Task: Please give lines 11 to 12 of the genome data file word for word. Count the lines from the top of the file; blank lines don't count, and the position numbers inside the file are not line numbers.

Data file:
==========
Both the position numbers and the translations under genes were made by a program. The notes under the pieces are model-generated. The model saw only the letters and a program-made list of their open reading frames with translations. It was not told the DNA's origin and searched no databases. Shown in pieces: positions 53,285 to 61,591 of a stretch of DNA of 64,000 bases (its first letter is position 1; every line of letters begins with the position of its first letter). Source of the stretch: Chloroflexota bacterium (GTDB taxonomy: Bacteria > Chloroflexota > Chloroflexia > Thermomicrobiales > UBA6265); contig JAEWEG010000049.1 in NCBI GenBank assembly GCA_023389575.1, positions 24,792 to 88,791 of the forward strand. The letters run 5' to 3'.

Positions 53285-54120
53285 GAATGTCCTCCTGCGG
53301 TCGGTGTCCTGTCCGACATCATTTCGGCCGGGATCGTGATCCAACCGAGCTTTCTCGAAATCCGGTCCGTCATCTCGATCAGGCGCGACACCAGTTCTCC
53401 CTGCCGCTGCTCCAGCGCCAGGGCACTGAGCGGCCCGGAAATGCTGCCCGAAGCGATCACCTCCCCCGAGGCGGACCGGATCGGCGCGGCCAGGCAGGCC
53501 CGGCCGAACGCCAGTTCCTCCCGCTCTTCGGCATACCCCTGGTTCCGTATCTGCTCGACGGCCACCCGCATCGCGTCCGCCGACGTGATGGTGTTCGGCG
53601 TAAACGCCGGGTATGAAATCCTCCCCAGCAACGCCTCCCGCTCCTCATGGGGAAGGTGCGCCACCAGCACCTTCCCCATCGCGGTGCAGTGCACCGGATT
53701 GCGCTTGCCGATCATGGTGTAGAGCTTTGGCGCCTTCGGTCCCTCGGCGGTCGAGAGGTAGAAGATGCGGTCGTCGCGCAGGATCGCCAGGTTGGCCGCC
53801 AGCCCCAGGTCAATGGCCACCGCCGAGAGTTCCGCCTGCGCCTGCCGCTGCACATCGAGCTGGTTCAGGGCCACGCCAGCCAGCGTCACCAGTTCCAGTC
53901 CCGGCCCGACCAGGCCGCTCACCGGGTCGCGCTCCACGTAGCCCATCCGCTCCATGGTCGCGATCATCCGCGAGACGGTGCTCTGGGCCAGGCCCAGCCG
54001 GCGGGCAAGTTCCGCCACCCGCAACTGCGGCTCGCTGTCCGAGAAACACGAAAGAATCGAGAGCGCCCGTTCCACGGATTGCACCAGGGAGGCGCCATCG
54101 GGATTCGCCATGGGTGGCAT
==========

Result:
54001 GCGGGCAAGTTCCGCCACCCGCAACTGCGGCTCGCTGTCCGAGAAACACGAAAGAATCGAGAGCGCCCGTTCCACGGATTGCACCAGGGAGGCGCCATCG
54101 GGATTCGCCATGGGTGGCAT